No one works alone really. At a distance, people labor to provide me with materials and others write books that also serve as guides.The material armory is now abundantly full and the library is more than satisfactory. Yet still there are the people that are just there, providing calm wisdom and essentially keeping me honest.
The awareness of this, the conditions and circumstances, place me in a space of gratitude. Many of the people in this interior-minded list encouraged me to slow down and do my best work. Getting it done was good — getting it done in a manner that was exemplary was better. This would be seen to pay off.
My thanks as always in all this to Doug Garnett and Randall Hankins, Esq. This would not happen without you.
©2019 Timothy C. Ely — All Rights Reserved
What was purpose of droppong Mildred Close’s name in this posting?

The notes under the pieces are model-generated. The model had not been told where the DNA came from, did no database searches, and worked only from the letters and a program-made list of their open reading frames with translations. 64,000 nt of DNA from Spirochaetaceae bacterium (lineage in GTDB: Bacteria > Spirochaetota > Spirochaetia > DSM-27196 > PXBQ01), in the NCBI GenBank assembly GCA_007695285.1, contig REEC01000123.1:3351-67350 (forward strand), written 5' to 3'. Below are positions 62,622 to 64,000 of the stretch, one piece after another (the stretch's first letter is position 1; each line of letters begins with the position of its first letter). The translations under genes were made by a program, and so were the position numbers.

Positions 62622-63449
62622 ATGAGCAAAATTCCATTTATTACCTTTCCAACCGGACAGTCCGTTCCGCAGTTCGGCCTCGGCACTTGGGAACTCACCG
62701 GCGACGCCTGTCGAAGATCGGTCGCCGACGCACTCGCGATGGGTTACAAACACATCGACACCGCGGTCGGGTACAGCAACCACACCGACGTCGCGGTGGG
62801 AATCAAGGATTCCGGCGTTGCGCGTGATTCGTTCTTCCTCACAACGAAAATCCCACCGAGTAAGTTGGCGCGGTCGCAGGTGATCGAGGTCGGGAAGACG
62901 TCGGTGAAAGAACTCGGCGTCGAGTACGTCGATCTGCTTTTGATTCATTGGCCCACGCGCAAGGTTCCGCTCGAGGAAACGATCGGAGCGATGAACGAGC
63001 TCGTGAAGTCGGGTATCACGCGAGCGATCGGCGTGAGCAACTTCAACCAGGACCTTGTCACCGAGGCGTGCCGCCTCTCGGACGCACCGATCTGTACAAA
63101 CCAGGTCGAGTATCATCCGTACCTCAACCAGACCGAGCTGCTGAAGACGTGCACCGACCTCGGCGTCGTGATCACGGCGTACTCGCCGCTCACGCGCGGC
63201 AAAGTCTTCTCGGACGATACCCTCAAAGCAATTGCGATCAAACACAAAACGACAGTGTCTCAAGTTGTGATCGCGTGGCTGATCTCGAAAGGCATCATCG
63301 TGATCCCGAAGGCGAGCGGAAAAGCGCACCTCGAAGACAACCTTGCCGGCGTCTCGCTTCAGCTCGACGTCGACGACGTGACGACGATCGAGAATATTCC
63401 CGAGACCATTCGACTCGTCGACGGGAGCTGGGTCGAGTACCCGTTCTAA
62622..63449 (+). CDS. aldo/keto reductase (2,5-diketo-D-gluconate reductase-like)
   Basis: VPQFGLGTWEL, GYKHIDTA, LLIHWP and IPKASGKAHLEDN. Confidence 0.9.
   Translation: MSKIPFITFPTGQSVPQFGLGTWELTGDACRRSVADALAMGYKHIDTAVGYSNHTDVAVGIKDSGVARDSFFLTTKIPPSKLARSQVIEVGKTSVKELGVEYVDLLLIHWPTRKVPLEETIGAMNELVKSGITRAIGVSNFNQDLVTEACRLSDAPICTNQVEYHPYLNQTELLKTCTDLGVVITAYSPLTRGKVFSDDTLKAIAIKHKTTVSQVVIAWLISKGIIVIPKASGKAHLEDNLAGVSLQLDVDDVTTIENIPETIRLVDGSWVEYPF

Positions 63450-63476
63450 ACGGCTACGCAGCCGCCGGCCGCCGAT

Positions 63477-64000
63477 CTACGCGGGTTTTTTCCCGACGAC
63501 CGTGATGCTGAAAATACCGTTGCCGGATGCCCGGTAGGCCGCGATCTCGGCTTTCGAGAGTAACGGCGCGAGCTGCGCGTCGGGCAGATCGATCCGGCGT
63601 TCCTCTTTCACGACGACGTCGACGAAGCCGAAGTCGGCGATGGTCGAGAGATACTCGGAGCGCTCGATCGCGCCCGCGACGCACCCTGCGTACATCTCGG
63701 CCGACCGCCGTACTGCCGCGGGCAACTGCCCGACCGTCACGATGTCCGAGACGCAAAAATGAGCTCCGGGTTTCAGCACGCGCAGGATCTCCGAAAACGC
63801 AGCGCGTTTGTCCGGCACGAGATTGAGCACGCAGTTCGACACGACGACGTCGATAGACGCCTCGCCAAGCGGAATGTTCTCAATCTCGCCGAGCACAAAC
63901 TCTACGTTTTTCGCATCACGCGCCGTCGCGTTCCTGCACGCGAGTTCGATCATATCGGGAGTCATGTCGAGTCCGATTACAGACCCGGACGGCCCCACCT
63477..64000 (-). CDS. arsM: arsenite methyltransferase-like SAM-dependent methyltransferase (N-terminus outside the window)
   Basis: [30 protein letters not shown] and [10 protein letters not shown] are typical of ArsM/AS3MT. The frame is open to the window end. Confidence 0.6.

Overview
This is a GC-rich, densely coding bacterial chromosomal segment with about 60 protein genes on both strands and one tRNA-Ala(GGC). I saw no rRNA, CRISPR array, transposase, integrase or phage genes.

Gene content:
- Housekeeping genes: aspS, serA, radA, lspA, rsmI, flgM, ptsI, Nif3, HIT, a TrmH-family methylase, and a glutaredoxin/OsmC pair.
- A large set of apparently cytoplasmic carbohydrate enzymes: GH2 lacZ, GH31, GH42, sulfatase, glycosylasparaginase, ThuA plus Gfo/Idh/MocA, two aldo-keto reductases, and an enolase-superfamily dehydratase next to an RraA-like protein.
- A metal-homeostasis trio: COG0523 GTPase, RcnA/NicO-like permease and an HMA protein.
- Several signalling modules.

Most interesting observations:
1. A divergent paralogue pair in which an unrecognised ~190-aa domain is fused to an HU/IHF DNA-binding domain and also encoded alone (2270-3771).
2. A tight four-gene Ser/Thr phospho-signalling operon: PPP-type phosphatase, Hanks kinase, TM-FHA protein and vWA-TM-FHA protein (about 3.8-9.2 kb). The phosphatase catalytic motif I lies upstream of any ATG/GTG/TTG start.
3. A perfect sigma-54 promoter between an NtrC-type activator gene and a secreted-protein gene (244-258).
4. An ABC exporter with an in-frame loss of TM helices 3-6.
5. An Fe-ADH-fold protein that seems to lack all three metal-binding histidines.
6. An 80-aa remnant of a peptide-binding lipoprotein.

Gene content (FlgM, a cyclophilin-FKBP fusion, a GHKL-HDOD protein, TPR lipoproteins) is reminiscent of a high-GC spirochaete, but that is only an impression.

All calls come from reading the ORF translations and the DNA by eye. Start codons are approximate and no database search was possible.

It’s a legit dropping and it hooks into an upcoming post. Millie and I were friends for a long time. I don’t want to anticipate my story. T.
I liked the linking of the skills of art hangers influencing your approach to art making. Usually we only think of it the other way around. Interesting! Jeff
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I’ve been thinking I’d like to turn one of your works into stitch. Of course I would need your permission.
The photo above made me think either black, or red, on white background.
If you agreed, you might help me decide which piece to choose,?
Too complicated might not work well.
Oh, and how clever were your friends to realise that the crooked frame would steal the attention of the viewer, rather than the painting!
And did you sell the huge one?
It was reading this. I remember the story of the third floor, the sweaty work and the help from your sister on our road trip last year. I didn’t remember the story of your engineer friends but it’s a good one. Precision and attention to detail is one your most powerful tools.
Sent from my warped perspective